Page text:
The second reason is that if a patient has a prescription for an opioid to which they have become dependent, stopping the prescription will not stop their cravings or their use of opioids. On the contrary, it will set off a potentially deadly spiral of addiction pathology and it is medically irresponsible to simply stop writing scripts without a plan for that patient to undergo care. Take a look at the illustration below to see the typical path a medical patient may take.
Let’s all recognize that none of these patients choose to become addicted to their medications. Many were simply following the appropriate directions given to them by their medical care givers. Its their biology driving this process for many of them. Withdrawal treatment is necessary and should be discussed without shame and with great urgency. A significant part of our practice, in my organization, is receiving patients from leading pain clinics who are clinically done with their treatment for injury but have become dependent on their prescribed opiates. Part of eliminating the shame and stigma around the idea of addiction, could be to simply rename it “opioid cessation.” This is a non-judgmental term with no baggage and it worked combatting the public health problems of tobacco.
We need to realize that currently there are millions of people who woke up this morning, whose sole goal and need today is to satisfy an opioid craving because they are medically unable to do otherwise. Their biological need is driving this, and every one of them is at risk of dying… today. The CDC estimates that more than 100 will in fact die every day. The medical community that unintentionally created this situation by overprescribing opioids now must carry the torch for good and effective treatment. This must be Medication-Assisted Treatment (MAT) – our first line of defense in battling opioid addiction, combined with intensive counseling and outpatient behavioral health services. It can be called cessation or re-adjustment or whatever name makes people feel more comfortable. But it must be done and it must be done without delay. To take a victory lap because less prescriptions are being written is understandable but incomplete as we will find a number of struggling patients who will be forced eventually to rely on heroin before they are ready or able to seek treatment. As a medical community, we shouldn’t be talking about the frequency of prescriptions, without advocating for resources to increase treatment for those who are already addicted to prevent the cost both financial and human in our communities.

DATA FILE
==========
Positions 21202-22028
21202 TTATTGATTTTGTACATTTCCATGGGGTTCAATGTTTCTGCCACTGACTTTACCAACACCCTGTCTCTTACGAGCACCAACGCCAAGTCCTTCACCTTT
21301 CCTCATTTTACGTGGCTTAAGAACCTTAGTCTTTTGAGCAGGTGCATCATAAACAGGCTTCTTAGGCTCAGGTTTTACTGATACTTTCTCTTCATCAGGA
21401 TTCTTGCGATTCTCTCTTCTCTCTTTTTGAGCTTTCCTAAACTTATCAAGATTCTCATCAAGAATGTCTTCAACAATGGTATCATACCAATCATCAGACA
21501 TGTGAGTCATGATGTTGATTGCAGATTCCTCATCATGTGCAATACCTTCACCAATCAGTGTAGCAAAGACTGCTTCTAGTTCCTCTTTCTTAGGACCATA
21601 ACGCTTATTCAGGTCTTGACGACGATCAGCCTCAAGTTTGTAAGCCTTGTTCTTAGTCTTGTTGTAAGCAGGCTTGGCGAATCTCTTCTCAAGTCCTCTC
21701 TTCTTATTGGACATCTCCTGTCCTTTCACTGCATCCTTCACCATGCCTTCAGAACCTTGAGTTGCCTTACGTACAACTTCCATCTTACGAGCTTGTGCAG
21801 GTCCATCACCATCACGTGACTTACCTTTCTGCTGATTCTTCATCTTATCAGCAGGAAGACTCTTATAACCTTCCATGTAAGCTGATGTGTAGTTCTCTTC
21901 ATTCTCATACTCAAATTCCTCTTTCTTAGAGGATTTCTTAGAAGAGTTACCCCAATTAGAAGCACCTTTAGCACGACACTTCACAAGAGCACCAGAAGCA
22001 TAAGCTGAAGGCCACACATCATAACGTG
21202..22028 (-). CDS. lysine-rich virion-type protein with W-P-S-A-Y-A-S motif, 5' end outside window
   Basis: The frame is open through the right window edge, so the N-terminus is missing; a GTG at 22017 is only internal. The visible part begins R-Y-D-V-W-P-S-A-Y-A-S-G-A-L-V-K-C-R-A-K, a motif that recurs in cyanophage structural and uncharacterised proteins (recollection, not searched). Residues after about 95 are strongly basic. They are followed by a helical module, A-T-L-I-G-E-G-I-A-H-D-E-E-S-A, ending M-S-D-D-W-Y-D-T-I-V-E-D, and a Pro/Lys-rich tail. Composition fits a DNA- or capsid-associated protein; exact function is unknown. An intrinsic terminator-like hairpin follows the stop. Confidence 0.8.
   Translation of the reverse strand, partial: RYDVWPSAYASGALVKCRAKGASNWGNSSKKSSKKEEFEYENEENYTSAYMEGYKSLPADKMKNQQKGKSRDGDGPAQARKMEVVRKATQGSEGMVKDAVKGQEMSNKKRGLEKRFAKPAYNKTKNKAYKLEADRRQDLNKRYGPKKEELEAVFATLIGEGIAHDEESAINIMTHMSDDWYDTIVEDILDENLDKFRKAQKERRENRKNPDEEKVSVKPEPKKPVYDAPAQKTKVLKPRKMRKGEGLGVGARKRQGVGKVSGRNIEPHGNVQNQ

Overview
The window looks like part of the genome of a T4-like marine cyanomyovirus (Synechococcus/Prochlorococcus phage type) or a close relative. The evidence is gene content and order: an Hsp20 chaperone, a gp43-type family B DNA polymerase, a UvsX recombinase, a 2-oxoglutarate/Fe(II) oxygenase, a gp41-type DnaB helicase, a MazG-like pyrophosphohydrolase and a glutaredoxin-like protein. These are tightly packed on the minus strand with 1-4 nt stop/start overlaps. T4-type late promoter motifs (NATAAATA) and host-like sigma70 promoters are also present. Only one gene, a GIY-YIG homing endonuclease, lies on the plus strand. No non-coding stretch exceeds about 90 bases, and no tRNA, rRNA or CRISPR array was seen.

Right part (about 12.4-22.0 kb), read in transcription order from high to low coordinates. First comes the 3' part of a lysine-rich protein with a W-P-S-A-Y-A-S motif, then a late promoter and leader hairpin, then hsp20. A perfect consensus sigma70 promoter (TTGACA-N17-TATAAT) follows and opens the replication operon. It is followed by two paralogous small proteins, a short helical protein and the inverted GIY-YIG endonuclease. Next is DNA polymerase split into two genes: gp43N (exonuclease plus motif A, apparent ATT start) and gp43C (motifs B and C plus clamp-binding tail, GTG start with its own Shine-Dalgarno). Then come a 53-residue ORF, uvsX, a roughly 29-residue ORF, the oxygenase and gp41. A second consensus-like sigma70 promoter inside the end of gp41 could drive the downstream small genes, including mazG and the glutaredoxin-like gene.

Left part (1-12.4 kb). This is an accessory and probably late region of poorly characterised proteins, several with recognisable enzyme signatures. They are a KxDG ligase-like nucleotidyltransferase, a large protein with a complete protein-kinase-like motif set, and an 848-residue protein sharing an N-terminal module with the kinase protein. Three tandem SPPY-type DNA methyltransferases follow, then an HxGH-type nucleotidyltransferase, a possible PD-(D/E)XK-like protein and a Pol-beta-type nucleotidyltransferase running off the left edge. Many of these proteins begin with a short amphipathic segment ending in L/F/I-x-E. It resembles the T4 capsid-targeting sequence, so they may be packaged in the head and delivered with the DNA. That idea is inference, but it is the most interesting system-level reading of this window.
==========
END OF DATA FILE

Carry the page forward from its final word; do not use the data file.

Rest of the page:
Partial truths and story fragments are part of the problem – big picture conversations need to include solutions.
Need help with substance abuse or mental health issues? In the U.S., call 800-662-HELP (4357) for the SAMHSA National Helpline.